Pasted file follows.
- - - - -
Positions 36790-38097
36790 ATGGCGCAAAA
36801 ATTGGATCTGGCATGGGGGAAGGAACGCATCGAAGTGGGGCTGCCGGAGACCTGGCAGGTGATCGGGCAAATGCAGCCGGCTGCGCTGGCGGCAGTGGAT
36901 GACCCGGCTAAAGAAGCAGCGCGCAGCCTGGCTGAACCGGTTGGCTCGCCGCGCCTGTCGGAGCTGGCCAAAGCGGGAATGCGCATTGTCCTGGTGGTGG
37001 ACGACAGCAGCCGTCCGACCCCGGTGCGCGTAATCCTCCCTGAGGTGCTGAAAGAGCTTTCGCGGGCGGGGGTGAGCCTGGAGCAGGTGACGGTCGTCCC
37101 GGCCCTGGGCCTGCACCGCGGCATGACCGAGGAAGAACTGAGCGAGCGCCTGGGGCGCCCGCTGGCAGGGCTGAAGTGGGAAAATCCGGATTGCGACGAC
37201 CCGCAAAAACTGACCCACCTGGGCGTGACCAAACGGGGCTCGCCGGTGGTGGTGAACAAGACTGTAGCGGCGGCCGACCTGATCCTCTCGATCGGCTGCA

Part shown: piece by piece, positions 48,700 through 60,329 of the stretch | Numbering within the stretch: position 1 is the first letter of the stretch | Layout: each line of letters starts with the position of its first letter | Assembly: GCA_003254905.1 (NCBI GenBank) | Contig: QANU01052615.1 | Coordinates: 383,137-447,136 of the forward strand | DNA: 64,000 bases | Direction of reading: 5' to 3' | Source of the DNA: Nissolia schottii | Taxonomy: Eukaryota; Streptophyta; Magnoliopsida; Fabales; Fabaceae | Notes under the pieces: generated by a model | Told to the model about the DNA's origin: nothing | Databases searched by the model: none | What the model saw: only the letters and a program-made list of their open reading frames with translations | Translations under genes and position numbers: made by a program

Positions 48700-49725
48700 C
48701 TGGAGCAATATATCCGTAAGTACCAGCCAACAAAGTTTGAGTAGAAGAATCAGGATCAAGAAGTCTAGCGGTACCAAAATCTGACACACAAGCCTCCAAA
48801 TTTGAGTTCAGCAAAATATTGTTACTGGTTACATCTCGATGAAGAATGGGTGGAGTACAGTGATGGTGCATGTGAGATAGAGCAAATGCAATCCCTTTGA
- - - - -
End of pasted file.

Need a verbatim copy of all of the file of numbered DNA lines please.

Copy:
Positions 36790-38097
36790 ATGGCGCAAAA
36801 ATTGGATCTGGCATGGGGGAAGGAACGCATCGAAGTGGGGCTGCCGGAGACCTGGCAGGTGATCGGGCAAATGCAGCCGGCTGCGCTGGCGGCAGTGGAT
36901 GACCCGGCTAAAGAAGCAGCGCGCAGCCTGGCTGAACCGGTTGGCTCGCCGCGCCTGTCGGAGCTGGCCAAAGCGGGAATGCGCATTGTCCTGGTGGTGG
37001 ACGACAGCAGCCGTCCGACCCCGGTGCGCGTAATCCTCCCTGAGGTGCTGAAAGAGCTTTCGCGGGCGGGGGTGAGCCTGGAGCAGGTGACGGTCGTCCC
37101 GGCCCTGGGCCTGCACCGCGGCATGACCGAGGAAGAACTGAGCGAGCGCCTGGGGCGCCCGCTGGCAGGGCTGAAGTGGGAAAATCCGGATTGCGACGAC
37201 CCGCAAAAACTGACCCACCTGGGCGTGACCAAACGGGGCTCGCCGGTGGTGGTGAACAAGACTGTAGCGGCGGCCGACCTGATCCTCTCGATCGGCTGCA

Part shown: piece by piece, positions 48,700 through 60,329 of the stretch | Numbering within the stretch: position 1 is the first letter of the stretch | Layout: each line of letters starts with the position of its first letter | Assembly: GCA_003254905.1 (NCBI GenBank) | Contig: QANU01052615.1 | Coordinates: 383,137-447,136 of the forward strand | DNA: 64,000 bases | Direction of reading: 5' to 3' | Source of the DNA: Nissolia schottii | Taxonomy: Eukaryota; Streptophyta; Magnoliopsida; Fabales; Fabaceae | Notes under the pieces: generated by a model | Told to the model about the DNA's origin: nothing | Databases searched by the model: none | What the model saw: only the letters and a program-made list of their open reading frames with translations | Translations under genes and position numbers: made by a program

Positions 48700-49725
48700 C
48701 TGGAGCAATATATCCGTAAGTACCAGCCAACAAAGTTTGAGTAGAAGAATCAGGATCAAGAAGTCTAGCGGTACCAAAATCTGACACACAAGCCTCCAAA
48801 TTTGAGTTCAGCAAAATATTGTTACTGGTTACATCTCGATGAAGAATGGGTGGAGTACAGTGATGGTGCATGTGAGATAGAGCAAATGCAATCCCTTTGA